Implications for Theology
Jackson Snyder

Snyder Bible Home

Hi Jackson,
[While the inclusion of the article] would be okay, it would be nice if you put Rachel Cory, CRNA, MA as the author and if you have room or the inclination maybe put our web site www.aggelia.com Thanks! 

Klaus Kuehl  webmaster@aggelia.com

Lawrence Kohlberg is a moral philosopher and student of child development. He is director of Harvard's Center for Moral Education. His special area of interest is the moral development of children - how they develop a sense of right, wrong, and justice. Kohlberg observed that growing children advance through definite stages of moral development in a manner similar to their progression through Piaget's well-known stages of cognitive development. His observations and testing of children and adults, led him to theorize that human beings progress consecutively from one stage to the next in an invariant sequence, not skipping any stage or going back to any previous stage. These are stages of thought processing, implying qualitatively different modes of thinking and of problem solving at each stage.

These conclusions have been verified in cross-cultural studies done in Turkey, Taiwan, Yucatan, Honduras, India, United States, Canada, Britain, and Israel.

An outline of these developmental stages follows:

Kohlberg's concept of consecutive stages of moral development is rich with theological implications. An application of his theory to the story of God's dealing with ancient Israel, offers a rational explanation of actions on God's part which may seem harsh or unduly severe from our perspective.

An application of Kohlberg's stage theory is especially relevant to current discussions of the gospel, the atonement, the Law, and the true character of God.


A. PREMORAL OR PRECONVENTIONAL STAGES: Behavior motivated by anticipation of pleasure or pain.


Avoidance of physical punishment and deference to power. Punishment is an automatic response of physical retaliation. The immediate physical consequences of an action determine its goodness or badness. The atrocities carried out by soldiers during the holocaust who were simply "carrying out orders" under threat of punishment, illustrate that adults as well as children may function at stage one level.


Marketplace exchange of favors or blows. "You scratch my back, I'll scratch yours." Justice is: "Do unto others as they do unto you." Individual does what is necessary, makes concessions only as necessary to satisfy his own needs. Right action consists of what instrumentally satisfies one's own needs. Vengeance is considered a moral duty. People are valued in terms of their utility.

B. CONVENTIONAL MORALITY: Acceptance of the rules and standards of one's group.


Right is conformity to the behavioral expectations of one's society or peers. Individual acts to gain approval of others. Good behavior is that which pleases or helps others within the group. "Everybody is doing it." One earns approval by being conventionally "respectable" and "nice." Sin is a breach of the expectations of the social order. Retribution, however, at this stage is collective. Individual vengeance is not allowed. Forgiveness is preferable to revenge. Punishment is mainly for deterrence. Failure to punish is "unfair." "If he can get away with it, why can't I?"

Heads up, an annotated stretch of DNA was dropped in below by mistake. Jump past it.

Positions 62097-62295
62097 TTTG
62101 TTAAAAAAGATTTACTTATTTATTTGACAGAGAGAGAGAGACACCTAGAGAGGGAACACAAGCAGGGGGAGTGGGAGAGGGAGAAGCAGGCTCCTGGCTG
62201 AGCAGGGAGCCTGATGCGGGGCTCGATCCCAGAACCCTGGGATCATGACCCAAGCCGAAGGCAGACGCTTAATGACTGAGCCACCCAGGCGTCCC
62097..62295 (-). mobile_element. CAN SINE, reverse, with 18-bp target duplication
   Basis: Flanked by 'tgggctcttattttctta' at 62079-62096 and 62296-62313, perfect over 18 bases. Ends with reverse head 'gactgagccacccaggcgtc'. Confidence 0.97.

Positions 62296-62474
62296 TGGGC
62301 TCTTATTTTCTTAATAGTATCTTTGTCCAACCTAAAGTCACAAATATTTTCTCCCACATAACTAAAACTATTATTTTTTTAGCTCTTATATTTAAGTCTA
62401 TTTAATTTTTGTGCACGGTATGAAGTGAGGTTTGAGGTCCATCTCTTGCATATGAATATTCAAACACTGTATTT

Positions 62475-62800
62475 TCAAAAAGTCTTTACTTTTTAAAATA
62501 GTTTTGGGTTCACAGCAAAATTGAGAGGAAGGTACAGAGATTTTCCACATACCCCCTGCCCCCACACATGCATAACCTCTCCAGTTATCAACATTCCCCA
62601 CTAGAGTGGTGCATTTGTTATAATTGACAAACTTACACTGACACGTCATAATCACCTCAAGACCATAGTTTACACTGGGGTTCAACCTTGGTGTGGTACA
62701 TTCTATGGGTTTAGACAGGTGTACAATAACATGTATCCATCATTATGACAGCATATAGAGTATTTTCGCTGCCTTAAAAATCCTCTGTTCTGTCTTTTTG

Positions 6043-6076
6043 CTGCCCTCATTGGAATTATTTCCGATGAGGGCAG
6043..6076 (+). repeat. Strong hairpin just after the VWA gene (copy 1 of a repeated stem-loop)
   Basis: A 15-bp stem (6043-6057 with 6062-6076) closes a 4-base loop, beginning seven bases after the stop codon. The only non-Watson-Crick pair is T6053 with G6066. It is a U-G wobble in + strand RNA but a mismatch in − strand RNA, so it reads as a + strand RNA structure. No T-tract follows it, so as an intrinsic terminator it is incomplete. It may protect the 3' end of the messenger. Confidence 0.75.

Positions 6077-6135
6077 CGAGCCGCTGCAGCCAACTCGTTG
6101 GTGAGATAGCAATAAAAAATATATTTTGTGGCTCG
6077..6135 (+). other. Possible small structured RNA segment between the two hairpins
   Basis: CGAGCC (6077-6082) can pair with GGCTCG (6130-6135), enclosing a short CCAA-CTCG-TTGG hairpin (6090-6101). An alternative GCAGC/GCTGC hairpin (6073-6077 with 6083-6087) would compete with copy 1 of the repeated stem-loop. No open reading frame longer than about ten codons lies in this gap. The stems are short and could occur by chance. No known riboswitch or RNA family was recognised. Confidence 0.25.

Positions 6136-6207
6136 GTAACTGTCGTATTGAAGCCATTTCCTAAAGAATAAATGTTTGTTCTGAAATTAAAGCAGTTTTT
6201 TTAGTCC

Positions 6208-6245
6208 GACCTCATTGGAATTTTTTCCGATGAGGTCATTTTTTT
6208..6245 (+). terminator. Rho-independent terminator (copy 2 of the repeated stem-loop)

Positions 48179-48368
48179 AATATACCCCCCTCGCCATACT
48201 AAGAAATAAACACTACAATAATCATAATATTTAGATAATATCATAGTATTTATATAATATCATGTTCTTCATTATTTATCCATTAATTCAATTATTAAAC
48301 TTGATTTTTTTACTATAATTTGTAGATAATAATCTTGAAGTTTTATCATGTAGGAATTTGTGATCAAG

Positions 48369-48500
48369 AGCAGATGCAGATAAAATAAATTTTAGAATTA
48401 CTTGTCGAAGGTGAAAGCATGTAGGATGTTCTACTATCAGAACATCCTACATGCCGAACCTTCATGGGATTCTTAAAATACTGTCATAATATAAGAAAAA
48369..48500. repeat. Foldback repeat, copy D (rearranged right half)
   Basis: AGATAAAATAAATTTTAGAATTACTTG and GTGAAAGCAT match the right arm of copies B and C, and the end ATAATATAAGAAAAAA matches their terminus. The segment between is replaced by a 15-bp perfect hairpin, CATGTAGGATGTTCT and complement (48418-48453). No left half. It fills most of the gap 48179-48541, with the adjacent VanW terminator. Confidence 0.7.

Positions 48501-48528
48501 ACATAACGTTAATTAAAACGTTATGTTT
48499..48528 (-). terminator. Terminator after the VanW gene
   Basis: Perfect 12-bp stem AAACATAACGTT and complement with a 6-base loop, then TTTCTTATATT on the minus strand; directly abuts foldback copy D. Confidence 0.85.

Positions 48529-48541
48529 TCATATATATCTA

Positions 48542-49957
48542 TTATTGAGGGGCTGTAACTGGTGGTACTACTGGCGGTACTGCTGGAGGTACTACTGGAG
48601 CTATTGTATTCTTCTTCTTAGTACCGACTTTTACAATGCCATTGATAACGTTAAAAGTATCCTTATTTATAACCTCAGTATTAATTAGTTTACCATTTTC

Respect for rules, laws and properly constituted authority. Defense of the given social and institutional order for it's own sake. Responsibility toward the welfare of others in the society. "Justice" normally refers to criminal or forensic justice. Justice demands that the wrongdoer be punished, that he "pay his debt to society," and that law abiders be rewarded. "A good day's pay for a good day's work." Injustice is failing to reward work or punish demerit. Right behavior consists of maintaining the social order for its own sake. Authority figures are seldom questioned. "He must be right. He's the Pope (or the President, or the Judge, or God)." Consistency and precedent must be maintained.


Between the conventional stages and the post-conventional Levels 5 and 6, there is a transitional stage. College-age students that have come to see conventional morality as relative and arbitrary, but have not yet discovered universal ethical principles, may drop into a hedonistic ethic of "do your own thing." This was well noted in the hippie culture of the l960's. Disrespect for conventional morality was especially infuriating to the Stage 4 mentality, and indeed was calculated to be so.



Moral action in a specific situation is not defined by reference to a checklist of rules, but from logical application of universal, abstract, moral principles. Individuals have natural or inalienable rights and liberties that are prior to society and must be protected by society. Retributive justice repudiated. Justice distributed proportionate to circumstances and need. "Situation ethics." The statement, "Justice demands punishment," which is a self-evident truism to the Stage 4 mind, is just as self-evidently nonsense at Stage 5. Retributive punishment is neither rational nor just, because it does not promote the rights and welfare of the individual. Only legal sanctions that fulfill that purpose are imposed-- protection of future victims, deterrence, and rehabilitation. Individual acts out of mutual obligation and a sense of public good. Right action tends to be defined in terms of general individual rights, and in terms of standards that have been critically examined and agreed upon by the whole society--e.g. the Constitution. The freedom of the individual should be limited by society only when it infringes upon someone else's freedom.